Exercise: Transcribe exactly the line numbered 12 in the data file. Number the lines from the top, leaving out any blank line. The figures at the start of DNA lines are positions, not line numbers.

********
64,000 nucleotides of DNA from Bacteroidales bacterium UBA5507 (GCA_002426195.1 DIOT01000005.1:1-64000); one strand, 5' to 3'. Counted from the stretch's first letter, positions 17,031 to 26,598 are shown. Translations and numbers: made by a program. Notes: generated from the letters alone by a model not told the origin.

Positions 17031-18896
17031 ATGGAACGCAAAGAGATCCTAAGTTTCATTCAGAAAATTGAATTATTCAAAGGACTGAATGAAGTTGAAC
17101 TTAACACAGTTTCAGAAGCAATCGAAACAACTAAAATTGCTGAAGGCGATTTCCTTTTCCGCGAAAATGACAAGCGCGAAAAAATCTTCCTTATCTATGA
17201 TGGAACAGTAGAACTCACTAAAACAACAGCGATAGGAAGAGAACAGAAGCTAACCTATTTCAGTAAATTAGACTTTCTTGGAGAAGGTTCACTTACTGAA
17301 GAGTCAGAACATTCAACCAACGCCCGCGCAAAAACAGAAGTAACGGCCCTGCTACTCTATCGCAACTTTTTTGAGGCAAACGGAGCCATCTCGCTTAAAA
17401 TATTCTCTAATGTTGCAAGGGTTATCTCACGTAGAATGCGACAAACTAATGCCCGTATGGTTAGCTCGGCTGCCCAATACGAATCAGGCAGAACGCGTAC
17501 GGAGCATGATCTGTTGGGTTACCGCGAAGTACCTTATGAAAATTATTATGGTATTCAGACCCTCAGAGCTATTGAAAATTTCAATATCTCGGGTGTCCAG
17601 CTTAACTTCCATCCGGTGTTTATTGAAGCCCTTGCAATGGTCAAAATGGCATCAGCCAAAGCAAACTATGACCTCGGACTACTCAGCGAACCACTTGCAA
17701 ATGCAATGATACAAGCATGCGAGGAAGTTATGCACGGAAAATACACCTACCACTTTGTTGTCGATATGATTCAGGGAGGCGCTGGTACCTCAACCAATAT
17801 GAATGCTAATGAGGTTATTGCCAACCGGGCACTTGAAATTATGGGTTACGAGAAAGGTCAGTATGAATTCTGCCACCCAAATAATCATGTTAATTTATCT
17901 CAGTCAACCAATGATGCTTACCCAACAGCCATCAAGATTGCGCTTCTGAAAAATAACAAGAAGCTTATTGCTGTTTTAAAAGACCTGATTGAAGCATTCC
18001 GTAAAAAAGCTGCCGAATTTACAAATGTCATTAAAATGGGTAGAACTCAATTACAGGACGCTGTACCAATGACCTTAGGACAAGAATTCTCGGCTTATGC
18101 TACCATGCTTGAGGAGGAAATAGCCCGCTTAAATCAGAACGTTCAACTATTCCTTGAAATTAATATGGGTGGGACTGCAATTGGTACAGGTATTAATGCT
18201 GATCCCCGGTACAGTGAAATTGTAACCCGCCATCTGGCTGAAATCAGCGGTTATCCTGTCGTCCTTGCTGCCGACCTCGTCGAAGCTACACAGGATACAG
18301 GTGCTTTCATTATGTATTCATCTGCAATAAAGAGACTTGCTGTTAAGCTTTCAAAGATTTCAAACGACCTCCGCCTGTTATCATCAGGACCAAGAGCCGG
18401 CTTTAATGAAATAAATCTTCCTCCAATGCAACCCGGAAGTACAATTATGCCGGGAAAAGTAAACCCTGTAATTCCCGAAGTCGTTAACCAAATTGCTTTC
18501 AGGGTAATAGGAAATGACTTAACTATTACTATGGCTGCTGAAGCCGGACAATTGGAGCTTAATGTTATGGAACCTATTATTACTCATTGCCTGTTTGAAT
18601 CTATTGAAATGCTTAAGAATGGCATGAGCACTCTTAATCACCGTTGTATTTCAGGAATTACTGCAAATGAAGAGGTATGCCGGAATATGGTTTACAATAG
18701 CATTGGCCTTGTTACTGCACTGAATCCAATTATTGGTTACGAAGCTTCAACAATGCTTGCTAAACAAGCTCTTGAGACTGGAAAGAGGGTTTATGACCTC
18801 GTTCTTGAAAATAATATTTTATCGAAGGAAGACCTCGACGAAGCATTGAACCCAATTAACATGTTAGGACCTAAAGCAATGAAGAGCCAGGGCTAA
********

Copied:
17901 CAGTCAACCAATGATGCTTACCCAACAGCCATCAAGATTGCGCTTCTGAAAAATAACAAGAAGCTTATTGCTGTTTTAAAAGACCTGATTGAAGCATTCC